Accessing Swedish Healthcare
|Accessing Swedish Healthcare
In Sweden, the healthcare system is decentralized, meaning it is run either regionally or through local authorities and municipalities. Healthcare resources are also managed locally and the types of services available in a particular region or area may therefore vary.
Healthcare services are categorized as either public or private. It is becoming more common for regional and local authorities to buy services from private healthcare providers and an increasing percentage of Swedish healthcare is being financed by regional municipalities, while delivered by private providers.
Some private healthcare providers are not contracted with the National Healthcare Services.
Waiting times for pre-planned care, such as cataract or hip-replacement surgery, have long been a cause of dissatisfaction. As a result, Sweden introduced a healthcare guarantee in 2005.
This means all patients should be able to get a medical assessment within three days of contacting their primary physician. Following this assessment, no patient should have to wait more than 90 days to see a specialist, and no more than 90 days for an operation or treatment, once a diagnosis and course of action has been determined. If the waiting time is exceeded, patients are offered care elsewhere with no extra costs, including travel.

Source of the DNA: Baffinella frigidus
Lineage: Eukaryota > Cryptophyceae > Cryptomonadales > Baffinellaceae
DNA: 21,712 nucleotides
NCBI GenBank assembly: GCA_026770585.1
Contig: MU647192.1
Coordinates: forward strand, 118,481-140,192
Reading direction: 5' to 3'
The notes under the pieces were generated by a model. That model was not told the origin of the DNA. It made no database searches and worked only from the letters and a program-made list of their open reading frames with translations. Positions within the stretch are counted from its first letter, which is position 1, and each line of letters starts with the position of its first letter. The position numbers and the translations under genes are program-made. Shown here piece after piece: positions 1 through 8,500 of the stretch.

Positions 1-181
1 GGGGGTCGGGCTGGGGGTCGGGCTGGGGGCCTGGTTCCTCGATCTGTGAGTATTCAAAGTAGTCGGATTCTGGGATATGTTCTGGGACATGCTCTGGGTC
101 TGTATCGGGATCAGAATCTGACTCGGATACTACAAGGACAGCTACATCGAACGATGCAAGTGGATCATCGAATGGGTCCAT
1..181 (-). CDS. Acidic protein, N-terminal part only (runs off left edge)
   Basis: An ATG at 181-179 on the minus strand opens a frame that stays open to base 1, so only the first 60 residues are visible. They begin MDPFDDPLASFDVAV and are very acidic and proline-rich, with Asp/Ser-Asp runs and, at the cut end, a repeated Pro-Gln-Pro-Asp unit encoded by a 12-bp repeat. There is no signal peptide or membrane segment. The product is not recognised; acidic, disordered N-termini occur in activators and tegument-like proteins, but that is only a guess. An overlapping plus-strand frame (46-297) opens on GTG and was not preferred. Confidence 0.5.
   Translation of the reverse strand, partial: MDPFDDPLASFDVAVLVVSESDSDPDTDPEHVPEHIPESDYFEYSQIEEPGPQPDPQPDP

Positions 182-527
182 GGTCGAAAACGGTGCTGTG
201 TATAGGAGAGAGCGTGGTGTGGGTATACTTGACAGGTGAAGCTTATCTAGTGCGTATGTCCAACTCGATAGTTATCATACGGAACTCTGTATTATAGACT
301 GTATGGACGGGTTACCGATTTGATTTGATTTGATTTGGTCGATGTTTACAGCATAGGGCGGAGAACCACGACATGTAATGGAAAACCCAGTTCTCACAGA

European Health Insurance Card (EHIC)
The European Health Insurance Card is limited to public healthcare, and only covers care which considered to be emergency and urgent care. It is important to note that the EHIC not an alternative to travel insurance.It does not cover any private healthcare, return flight to your home country or lost/stolen property.
We welcome you to contact us if you have any questions regarding the Swedish healthcare system.
Your Human Entrance Team